Alive Hospice, based in Tennessee, experienced a healthcare breach due to phishing emails. A phishing email occurs when a hacker disguises themselves as a trusted user, prompting recipients to click on a malicious link, allowing access to their email account. The incident was reported on July 3rd and affected 608 patients. Under the Health Insurance Portability and Accountability Act (HIPAA), Alive was required to mail data breach notification letters to affected patients within 60 days of detection of the breach.

Although Alive sent out breach notification letters in a timely fashion, they discovered that they had mailed out the letters with the incorrect recipient names. Upon discovery of the mailing issue, Alive sent out “corrective” breach notification letters explaining the issue with the previous letters. Alive believes that since the initial letters did not reference patient information or treatment provided to the patients that no protected health information (PHI) was leaked.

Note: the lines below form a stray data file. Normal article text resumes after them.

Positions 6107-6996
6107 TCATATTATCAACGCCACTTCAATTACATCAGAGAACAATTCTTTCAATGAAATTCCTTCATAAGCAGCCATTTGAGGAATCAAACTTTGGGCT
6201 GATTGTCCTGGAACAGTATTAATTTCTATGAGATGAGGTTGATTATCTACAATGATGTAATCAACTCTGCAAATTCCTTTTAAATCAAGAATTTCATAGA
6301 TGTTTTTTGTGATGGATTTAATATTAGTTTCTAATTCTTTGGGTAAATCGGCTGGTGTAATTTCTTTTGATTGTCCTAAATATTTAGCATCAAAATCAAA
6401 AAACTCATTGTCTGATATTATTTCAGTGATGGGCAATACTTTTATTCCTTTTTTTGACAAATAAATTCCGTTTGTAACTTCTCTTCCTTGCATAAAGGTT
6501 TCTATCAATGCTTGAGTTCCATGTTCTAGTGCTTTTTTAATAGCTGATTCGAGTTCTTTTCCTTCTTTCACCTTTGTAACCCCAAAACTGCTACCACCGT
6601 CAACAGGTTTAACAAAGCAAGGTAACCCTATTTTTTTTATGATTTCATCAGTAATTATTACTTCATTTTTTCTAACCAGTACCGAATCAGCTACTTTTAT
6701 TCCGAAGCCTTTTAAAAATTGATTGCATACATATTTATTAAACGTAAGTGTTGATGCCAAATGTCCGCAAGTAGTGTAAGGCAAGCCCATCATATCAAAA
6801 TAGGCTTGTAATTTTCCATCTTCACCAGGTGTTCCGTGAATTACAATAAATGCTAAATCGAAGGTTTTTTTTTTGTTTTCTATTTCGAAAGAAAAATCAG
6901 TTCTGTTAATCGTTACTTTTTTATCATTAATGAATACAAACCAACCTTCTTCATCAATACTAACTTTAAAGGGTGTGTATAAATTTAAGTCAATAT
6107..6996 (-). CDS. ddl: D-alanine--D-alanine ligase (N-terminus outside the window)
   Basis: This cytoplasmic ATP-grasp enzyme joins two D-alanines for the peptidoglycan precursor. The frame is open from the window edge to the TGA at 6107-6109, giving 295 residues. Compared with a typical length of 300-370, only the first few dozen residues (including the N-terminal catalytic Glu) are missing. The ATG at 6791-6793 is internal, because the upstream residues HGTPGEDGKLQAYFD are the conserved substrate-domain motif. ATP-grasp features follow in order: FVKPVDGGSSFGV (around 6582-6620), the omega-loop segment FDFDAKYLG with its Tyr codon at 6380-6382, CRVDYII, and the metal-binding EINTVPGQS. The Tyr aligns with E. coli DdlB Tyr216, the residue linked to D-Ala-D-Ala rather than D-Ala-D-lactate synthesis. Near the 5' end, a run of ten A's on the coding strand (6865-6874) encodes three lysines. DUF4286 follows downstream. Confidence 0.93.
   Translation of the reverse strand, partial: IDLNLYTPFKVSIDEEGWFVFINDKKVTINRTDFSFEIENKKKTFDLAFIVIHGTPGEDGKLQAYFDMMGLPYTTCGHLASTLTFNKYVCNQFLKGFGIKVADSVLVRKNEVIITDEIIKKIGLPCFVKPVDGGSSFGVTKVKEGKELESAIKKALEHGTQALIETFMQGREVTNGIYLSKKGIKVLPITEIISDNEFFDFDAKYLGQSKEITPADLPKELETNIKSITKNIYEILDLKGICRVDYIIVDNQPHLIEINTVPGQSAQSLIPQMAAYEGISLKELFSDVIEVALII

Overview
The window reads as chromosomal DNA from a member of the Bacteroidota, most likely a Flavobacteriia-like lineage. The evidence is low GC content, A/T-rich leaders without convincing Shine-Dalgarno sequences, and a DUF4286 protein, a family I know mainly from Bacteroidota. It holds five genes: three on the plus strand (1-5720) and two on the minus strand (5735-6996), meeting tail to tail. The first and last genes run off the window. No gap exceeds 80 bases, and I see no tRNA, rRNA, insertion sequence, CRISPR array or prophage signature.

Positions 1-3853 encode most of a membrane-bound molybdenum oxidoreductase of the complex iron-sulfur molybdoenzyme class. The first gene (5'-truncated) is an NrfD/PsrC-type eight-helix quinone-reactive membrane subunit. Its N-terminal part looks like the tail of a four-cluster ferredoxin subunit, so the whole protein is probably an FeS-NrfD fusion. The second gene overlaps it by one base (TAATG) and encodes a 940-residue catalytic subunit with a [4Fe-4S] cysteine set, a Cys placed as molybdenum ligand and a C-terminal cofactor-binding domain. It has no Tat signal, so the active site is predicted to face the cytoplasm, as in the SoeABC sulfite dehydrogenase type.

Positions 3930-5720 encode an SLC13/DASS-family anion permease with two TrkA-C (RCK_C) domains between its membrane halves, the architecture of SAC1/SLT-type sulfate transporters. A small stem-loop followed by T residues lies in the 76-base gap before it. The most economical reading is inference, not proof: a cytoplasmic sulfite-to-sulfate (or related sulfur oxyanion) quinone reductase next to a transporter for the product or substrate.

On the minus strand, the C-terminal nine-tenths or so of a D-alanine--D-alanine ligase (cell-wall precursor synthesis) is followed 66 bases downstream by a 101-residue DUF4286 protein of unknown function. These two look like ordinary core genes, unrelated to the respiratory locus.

Incorrect Breach Notification is a Breach

Although there is some debate on whether or not the incorrect mailing constituted a breach, Alive reported the incident to the Department of Health and Human Services (HHS). The HHS considers patient names PHI. Even with no reference to health information, the letters had the incorrect patient name, linking them to Alive Hospice, confirming that the addressee is or was a patient at Alive. 

David Holtzman Executive Advisor at CynergisTek agrees, as he told Information Security Media Group, “In this case, where the organization used its letterhead stationery on which it printed an individual’s name about an earlier incident in which PHI was disclosed, that in turn was disclosed to a third party, the covered entity should employ its incident response policy to fully investigate what caused the incident and mitigation steps to avoid a repeat of a similar event.”

When sending out breach notification letters, it is important to ensure that the letters are addressed to the correct recipient. Sending a breach notification letter with the wrong patient name constitutes a breach of PHI.

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